Thursday, March 19, 2015

Facebook adds a controversial feature: payments between users

Today's a great day for more than a billion people registered on Facebook. The social network has added a novelty to Messenger that allows users to send money to each other. They'll only need to add a credit card number to their account and protect payments with a password or dual factor authentication. But what is great for users is seen as a serious threat to some security experts.

There has always been a double standard on the Internet: the user and those who know how machines work. While users just see graphic design, marketing and social joy of having thousands of friends, experts see Facebook's little security with photos, accounts and generally privacy of those who use the service. We cross our fingers and hope that this time would be different.

Others who play with fire are the leaders of North Korea: its neighbor South Korea ensures that in Decembre this country made several cyber attacks against a nuclear plant: Korea Hydro and Nuclear Power Co. Ltd. What a peril! Luckily South Korea did not use the Stuxnet virus, which physically damages nuclear plants, as Israel did in 2010 against Iranian nuclear facilities.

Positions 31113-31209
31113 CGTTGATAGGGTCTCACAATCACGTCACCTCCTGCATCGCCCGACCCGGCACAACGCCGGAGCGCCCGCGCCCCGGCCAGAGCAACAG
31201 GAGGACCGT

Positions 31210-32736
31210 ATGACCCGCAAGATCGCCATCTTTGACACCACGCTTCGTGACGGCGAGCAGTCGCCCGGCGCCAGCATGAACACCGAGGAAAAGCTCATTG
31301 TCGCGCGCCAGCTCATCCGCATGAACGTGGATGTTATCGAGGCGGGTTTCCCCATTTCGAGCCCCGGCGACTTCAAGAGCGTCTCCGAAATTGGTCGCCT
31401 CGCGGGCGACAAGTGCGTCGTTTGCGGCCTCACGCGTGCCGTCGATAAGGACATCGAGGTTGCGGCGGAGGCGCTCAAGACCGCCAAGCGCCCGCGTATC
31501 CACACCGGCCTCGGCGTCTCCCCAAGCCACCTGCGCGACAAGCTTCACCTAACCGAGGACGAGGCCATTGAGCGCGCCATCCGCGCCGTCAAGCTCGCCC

Speaking of the Islamic Republic of Iran, security company Trend Micro has just published a report that uncovers activities of a cybercriminal group called Rocket Kitten. His latest feat known: Operation Woolen Goldfish, whose goals have been political and economic leaders of that country. Criminals sent personalized emails requesting victims to download a PowerPoint file from Microsoft OneDrive. The file contained a spy virus.

We're seeing more and more politically motivated attacks, which sometimes put in a jam companies dedicated to security, as explains an interesting article by Reuters that has consulted the major companies. Some refuse to work with Russians or Chinese not to look like traitors to their Western customers. Others would think long before publishing a cyberwar operation. In words of cryptography expert Bruce Schneier: "I would not be surprised if the NSA went to Symantec and McAfee and asked them not to detect something".

We left it in the air, to encourage our readers to read this interesting article.


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